U.S., Arab states press Abbas to stay on as president of PA
Fatah leader's departure could create power vacuum in the West Bank that is liable to be filled by Hamas.
The United States and several Arab states are pressing Palestinian Authority President Mahmoud Abbas to remain in office until new PA elections are called, in order to prevent a power vacuum that could result in the West Bank falling to Hamas.
If Abbas resigned, elections would automatically take place 60 days later, according to the PA constitution. In the meantime, his place would be filled by the head of the Palestinian Legislative Council - a post currently held by Hamas member Aziz al-Dweik.
Moreover, if a deal for kidnapped soldier Gilad Shalit in fact goes through, it would include the release of many Hamas legislators - enough to restore Hamas' parliamentary majority and enable it to dictate the rules of the next election, which would presumably be designed to facilitate its chances of winning.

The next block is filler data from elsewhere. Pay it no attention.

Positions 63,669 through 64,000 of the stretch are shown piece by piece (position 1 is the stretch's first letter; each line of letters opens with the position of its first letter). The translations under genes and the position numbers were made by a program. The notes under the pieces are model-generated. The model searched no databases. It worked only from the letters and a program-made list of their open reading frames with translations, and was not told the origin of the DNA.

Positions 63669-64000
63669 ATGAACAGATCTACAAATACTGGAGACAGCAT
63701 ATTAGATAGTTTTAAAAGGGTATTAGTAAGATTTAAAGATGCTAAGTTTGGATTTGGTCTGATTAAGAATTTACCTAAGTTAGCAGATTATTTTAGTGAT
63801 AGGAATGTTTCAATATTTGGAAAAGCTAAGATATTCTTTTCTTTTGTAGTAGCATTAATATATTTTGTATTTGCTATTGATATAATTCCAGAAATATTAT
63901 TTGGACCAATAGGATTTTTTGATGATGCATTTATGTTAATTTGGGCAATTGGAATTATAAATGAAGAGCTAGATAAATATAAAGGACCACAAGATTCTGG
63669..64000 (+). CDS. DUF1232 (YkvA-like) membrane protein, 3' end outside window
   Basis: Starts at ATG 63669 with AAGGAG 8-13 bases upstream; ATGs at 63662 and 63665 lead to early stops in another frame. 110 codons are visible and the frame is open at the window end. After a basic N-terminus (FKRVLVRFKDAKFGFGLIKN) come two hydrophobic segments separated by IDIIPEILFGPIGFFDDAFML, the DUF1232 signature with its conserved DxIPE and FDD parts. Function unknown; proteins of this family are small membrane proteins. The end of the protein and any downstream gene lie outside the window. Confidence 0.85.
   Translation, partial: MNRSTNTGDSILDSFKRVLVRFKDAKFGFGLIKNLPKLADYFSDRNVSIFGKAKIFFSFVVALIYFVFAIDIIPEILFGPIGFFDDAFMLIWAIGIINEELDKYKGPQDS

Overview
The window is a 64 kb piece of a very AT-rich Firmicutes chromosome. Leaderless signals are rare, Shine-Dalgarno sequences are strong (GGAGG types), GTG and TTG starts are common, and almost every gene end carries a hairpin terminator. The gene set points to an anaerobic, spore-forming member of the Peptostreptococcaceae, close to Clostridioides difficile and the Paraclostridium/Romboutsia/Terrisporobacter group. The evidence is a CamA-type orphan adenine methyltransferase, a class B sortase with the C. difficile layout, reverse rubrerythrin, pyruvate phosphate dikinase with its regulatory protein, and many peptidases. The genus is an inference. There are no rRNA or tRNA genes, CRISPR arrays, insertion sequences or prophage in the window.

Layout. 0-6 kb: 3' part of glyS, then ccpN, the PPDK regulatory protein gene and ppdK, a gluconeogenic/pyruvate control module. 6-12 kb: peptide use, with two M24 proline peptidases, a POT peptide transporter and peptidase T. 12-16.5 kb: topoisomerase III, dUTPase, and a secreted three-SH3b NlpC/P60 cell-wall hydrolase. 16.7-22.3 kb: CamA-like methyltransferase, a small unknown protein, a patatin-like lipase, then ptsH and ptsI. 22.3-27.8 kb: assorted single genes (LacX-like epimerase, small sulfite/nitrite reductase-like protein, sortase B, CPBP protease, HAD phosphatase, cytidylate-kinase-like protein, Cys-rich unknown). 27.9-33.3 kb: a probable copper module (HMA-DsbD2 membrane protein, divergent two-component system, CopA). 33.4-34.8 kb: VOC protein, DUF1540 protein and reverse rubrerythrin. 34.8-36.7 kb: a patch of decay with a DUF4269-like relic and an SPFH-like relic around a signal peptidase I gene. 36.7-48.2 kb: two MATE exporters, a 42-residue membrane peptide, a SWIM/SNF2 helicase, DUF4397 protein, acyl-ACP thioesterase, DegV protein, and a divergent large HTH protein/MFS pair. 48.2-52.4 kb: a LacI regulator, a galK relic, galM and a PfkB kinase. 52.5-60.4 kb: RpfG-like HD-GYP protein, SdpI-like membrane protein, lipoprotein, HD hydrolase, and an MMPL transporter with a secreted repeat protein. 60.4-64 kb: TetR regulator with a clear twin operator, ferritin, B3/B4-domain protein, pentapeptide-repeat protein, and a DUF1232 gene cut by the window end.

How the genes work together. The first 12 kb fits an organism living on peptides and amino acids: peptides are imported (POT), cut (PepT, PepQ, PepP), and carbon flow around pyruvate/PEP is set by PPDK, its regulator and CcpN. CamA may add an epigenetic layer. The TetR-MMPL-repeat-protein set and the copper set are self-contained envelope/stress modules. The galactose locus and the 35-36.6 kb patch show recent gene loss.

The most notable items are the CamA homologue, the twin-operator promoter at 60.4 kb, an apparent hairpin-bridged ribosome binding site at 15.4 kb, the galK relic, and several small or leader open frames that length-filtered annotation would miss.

An Israeli security official predicted yesterday that Abbas "would not abandon the field to Hamas," but added that the possibility of his resigning could not be ruled out. Abbas himself told an Egyptian television station yesterday that he is determined not to stay in office.
A final decision on Abbas' continued tenure, and on the fate of the PA itself, will be made at a meeting of the PLO's Central Council in Ramallah in another 10 days. A senior security source told Haaretz that a large majority of the committee's 127 members are expected to support a motion authorizing Abbas to stay on as president until elections are called.
Israel has agreed to allow PLO members from both Gaza and overseas to go to Ramallah for the meeting. However, the security source said, Hamas is expected to bar the Gaza delegates from attending, just as it barred them from the Fatah convention in Bethlehem earlier this year.
The Obama administration has recently discussed several ideas for bolstering Abbas and preventing his resignation. One of these is a presidential letter stating that America believes any peace deal must be based on the June 4, 1967 borders and reiterating that it does not recognize Israeli sovereignty over East Jerusalem.
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